ATmega8 kit unassembled

I received a kit from Protostack for review purposes, this kit is for the ATmega8 micro controller, and is probably the cheapest available with the shipping costs only 20$ worldwide,  so anybody can afford it.

After I assembled the kit, I also added a few extra parts, like series diode with the +5V supply and few capacitors for decoupling, filter choke for the AVCC, these are not mandatory, since the circuit works well without them(I tried), but its good to have it on the board.

Atmega8 kit assembled

After I changed the fuse settings to work with the external 16MHz crystal, I added a LED and resistor and a pin header, the circuit board has good quality solder mask and plating, this makes it easy to solder, it has large pads on the bottom, and no pads on the top layer, this way even when you use uncoated wires for connections which run over the pads on the top you don’t the risk short circuits.

Since the holes are trough plated, removing thicker wires like diode terminals can be tricky and you can rip out the hole plating, but even in this case the pad on the bottom remains intact, so this isn’t a problem. Although it would be better if no hole plating where used on the prototyping area.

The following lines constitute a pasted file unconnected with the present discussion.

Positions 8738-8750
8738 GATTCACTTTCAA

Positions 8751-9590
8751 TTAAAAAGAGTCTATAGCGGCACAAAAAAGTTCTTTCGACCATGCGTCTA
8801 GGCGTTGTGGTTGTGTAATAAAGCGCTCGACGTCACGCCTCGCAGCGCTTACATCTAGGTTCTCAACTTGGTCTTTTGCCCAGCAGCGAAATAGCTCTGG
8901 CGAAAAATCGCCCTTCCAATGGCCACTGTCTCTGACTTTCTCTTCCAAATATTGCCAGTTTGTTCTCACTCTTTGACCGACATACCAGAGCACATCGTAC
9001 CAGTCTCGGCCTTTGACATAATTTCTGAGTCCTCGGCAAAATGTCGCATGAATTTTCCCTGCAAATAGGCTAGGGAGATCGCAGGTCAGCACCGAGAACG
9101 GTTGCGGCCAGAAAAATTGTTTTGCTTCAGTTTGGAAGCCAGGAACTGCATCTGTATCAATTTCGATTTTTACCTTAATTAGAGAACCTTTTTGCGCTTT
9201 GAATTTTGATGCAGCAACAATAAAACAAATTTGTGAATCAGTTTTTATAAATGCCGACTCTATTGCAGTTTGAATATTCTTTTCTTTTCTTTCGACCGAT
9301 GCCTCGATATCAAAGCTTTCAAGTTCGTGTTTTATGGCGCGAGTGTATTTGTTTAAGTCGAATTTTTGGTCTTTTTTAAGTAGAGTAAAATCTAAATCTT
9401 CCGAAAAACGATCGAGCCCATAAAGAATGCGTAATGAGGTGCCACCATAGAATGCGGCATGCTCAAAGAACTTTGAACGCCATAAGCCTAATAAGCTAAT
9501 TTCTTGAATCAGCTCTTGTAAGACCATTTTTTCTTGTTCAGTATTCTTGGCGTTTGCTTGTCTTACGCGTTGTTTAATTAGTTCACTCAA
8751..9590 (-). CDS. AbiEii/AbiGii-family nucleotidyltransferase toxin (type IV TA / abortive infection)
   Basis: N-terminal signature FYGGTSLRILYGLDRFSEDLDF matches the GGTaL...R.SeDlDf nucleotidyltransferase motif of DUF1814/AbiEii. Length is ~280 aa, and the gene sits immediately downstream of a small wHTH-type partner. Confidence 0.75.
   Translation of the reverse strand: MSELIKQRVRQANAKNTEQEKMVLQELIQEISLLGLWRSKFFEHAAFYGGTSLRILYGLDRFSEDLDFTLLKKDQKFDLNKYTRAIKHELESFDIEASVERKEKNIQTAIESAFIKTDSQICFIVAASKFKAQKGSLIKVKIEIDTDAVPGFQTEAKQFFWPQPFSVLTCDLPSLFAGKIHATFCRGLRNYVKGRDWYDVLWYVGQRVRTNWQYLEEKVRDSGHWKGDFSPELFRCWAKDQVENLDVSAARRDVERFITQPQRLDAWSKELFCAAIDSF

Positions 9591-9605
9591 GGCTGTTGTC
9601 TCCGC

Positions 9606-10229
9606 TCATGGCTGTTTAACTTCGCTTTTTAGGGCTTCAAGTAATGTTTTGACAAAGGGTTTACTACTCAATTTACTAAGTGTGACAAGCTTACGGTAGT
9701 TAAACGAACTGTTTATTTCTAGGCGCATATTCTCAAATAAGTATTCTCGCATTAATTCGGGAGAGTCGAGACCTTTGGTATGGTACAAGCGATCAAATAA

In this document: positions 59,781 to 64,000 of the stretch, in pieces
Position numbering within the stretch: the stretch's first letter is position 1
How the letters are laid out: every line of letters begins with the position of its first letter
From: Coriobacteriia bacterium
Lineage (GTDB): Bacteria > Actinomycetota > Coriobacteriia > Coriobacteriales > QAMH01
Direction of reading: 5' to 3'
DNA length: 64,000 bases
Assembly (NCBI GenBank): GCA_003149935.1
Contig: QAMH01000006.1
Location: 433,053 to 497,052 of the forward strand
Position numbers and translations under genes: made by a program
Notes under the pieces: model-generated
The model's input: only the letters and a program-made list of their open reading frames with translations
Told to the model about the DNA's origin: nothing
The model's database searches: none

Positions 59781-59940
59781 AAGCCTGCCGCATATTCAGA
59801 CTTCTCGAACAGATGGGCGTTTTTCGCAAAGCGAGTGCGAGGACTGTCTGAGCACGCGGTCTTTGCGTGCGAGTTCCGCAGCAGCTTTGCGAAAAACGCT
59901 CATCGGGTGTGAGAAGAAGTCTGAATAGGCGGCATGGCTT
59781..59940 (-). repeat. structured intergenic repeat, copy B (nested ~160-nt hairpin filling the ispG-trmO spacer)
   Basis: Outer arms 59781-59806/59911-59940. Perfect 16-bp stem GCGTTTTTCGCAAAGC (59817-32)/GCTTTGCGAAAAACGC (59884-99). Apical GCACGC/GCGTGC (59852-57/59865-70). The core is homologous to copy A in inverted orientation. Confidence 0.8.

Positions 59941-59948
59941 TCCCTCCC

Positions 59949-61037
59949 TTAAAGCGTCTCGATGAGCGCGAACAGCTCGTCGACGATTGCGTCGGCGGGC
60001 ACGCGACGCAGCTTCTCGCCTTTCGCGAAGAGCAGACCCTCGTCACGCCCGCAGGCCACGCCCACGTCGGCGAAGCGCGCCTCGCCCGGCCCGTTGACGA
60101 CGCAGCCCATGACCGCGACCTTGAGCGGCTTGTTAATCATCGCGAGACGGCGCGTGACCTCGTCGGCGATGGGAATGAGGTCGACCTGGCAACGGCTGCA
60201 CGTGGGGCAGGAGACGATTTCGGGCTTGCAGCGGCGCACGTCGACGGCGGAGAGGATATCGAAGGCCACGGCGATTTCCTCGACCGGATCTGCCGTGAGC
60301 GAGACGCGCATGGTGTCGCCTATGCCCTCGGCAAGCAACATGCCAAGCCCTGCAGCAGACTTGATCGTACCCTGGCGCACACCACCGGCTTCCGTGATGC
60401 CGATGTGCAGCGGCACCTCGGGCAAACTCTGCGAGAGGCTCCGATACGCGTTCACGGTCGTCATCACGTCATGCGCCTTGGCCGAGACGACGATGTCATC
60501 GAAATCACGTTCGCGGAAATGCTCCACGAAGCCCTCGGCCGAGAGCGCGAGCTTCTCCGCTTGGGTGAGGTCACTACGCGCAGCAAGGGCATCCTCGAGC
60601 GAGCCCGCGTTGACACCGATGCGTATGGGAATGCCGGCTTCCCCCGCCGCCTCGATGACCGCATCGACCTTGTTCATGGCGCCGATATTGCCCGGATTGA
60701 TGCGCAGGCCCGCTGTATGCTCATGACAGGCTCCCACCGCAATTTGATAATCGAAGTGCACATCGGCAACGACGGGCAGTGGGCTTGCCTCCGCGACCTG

The prototyping area is similar to a breadboard, the major difference is that the ATmega8 ports are nicely ordered, the supply and ground pins are connected together, and the programming pins are tied to a 10 pin header. I use the avr mk2 programmer which has only the 6pin header, so I had to make the adapter cable.

I also made a simple demo project with 1 LED, and 1 push button, in that project I will explain how to use the digital inputs and outputs, many people doesn’t pay attention to these simple peripherals and make typical design errors which will generate aleatory errors very hard to debug.

The demo project will get described in a future post.

ATmega8 kit from Protostack